Sunday’s Austin American Statesman had a great article about the increasing number of auto-pedestrian fatalities in Austin. While the bigger trend is for fewer traffic fatalities, the number of auto-pedestrian accidents and fatalities is increasing.
Austin Police Chief Art Acevedo has two theories about the increase. One, increased alcohol usage by motorists and pedestrians could explain part of the problem. Additionally, people now have more disregard for pedestrians at intersections.
The APD is trying to do something about to decrease these auto-pedestrian accidents. They will start sting operations to try and monitor dangerous intersections and ticket people for failing to properly allow pedestrians the right of way.
I’ve seen the problem in both my personal and professional life. On the firm side, we’re seeing more auto-pedestrian and auto-bike accidents than we used to see. I don’t keep track of those specific statistics, but I know that the numbers are significantly higher than they were just a few years ago.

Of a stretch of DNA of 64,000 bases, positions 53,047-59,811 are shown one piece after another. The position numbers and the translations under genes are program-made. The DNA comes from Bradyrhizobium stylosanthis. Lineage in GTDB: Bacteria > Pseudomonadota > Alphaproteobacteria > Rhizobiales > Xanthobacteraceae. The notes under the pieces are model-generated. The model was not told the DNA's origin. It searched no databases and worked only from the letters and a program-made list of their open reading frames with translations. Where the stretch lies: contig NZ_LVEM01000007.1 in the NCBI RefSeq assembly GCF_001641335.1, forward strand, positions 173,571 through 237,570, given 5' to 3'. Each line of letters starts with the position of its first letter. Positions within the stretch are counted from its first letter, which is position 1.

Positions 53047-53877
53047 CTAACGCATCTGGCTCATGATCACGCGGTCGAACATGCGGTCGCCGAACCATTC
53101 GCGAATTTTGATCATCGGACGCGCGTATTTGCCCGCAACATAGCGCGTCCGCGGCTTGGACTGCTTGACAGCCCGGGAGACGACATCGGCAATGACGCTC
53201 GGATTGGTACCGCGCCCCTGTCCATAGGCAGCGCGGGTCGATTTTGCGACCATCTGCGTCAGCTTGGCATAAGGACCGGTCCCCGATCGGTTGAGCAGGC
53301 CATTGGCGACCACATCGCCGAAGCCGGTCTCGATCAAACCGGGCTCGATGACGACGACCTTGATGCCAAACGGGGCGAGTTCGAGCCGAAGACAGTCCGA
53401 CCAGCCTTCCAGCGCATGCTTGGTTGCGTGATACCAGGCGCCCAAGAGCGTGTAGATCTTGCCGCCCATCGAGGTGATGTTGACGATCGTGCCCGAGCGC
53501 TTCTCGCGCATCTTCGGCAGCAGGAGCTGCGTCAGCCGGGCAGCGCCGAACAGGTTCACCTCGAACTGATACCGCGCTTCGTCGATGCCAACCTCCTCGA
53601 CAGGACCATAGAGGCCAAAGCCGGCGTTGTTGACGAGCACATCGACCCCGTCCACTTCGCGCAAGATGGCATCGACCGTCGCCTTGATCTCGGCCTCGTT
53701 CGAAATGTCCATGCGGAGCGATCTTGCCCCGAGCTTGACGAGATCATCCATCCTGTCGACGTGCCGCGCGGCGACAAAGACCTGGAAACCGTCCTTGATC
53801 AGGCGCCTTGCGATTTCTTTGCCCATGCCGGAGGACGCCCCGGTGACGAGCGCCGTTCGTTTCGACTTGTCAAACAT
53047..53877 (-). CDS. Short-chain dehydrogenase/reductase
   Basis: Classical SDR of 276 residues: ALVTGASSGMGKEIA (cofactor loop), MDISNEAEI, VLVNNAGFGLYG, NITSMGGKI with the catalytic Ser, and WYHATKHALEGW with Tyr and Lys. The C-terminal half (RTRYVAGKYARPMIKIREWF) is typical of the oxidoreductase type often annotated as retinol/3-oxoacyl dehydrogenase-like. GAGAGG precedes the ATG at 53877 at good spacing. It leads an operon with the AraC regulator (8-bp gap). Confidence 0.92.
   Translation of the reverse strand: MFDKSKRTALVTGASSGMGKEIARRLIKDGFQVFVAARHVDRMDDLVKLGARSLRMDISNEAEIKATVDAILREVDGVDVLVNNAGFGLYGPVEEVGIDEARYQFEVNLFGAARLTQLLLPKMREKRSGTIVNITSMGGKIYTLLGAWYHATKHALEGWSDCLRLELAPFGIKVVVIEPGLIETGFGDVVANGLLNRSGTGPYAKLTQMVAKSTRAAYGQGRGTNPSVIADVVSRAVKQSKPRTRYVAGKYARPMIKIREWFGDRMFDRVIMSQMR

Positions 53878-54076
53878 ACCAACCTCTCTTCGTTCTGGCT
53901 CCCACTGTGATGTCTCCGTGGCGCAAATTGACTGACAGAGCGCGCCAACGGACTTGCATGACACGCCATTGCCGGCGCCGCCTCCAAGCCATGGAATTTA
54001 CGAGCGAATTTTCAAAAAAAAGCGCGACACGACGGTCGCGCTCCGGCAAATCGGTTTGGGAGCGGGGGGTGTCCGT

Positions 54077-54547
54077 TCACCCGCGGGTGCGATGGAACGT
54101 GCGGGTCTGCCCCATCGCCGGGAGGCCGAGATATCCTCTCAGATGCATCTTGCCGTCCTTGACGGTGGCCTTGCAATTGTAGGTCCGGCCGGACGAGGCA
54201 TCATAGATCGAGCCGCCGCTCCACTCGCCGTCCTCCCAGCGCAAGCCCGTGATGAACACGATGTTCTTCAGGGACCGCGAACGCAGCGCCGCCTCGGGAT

On the personal side, I see people’s attitudes about crosswalks that Chief Acevedo mentioned in the article. I usually drive home one of two ways, and each way has a cross-walk across a major road. Each cross-walk has lights to increase attention to pedestrians — one is the new flashing red lights mentioned in the story and the other is a hanging yellow light flashing all the time. And despite these efforts, I see people blow through the cross-walk areas all the time (especially at the end of the day in rush-hour). In fact, I’ve frequently had other motorists honking at me when I stop to yield to the pedestrians in the area.
This is a trend that needs to slow. Leaders are trying to make Austin more and more bicycle and pedestrian friendly, but that will only happen if the risks don’t continue to increase.
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